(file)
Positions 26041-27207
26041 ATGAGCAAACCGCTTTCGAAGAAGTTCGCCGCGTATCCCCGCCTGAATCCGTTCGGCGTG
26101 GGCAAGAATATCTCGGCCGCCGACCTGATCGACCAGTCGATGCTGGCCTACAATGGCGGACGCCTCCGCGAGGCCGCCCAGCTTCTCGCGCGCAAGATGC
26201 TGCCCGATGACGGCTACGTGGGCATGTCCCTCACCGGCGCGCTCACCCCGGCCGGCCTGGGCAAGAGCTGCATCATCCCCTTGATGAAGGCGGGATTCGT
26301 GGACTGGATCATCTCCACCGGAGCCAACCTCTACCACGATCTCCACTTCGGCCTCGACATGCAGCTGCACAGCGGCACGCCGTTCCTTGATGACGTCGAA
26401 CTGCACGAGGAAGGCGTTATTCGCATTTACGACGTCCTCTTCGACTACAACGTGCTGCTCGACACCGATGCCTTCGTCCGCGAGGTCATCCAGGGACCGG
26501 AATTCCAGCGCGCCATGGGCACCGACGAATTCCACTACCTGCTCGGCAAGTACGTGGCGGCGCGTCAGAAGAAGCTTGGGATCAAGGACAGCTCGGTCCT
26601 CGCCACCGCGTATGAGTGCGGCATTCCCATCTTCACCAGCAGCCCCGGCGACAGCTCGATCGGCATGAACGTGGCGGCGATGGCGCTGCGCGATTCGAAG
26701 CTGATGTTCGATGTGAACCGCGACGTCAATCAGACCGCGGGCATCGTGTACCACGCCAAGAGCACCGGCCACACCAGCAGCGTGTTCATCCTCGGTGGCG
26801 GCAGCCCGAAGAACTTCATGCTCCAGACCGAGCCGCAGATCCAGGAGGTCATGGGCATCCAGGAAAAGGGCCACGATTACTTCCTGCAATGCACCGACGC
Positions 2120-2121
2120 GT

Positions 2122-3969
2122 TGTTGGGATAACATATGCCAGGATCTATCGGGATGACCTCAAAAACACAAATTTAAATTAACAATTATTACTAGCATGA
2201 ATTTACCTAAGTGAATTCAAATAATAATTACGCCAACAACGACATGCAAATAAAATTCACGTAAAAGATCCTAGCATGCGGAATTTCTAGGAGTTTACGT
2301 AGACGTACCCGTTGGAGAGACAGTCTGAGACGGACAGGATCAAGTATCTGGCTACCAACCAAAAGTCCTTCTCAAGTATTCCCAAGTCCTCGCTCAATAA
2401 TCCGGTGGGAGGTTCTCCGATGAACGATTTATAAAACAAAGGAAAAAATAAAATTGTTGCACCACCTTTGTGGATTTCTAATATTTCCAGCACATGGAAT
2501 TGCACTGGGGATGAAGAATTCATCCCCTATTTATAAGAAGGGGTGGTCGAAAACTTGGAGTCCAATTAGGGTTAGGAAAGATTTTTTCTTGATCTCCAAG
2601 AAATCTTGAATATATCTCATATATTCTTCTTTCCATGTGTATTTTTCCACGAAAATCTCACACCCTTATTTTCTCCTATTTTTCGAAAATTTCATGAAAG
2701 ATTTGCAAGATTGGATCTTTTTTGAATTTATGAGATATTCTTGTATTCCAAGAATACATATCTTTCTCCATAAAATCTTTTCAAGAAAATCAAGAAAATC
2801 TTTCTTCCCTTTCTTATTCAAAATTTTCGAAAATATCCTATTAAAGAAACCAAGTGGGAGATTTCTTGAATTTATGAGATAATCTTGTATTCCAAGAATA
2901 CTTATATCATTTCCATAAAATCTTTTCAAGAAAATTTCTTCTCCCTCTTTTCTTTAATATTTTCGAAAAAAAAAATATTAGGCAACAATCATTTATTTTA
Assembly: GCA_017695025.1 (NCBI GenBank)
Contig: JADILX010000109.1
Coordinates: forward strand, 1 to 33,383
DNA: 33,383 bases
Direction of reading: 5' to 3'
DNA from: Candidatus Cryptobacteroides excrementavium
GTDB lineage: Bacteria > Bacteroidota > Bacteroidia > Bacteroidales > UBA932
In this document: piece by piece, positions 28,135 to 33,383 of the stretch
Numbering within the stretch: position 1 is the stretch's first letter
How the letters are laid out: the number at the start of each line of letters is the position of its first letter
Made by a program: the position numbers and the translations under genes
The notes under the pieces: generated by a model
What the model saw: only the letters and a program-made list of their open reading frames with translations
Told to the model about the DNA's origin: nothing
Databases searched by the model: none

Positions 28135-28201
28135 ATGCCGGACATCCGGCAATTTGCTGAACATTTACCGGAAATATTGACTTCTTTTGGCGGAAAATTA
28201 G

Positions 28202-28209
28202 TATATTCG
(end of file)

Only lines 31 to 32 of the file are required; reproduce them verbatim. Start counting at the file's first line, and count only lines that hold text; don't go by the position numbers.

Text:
Numbering within the stretch: position 1 is the stretch's first letter
How the letters are laid out: the number at the start of each line of letters is the position of its first letter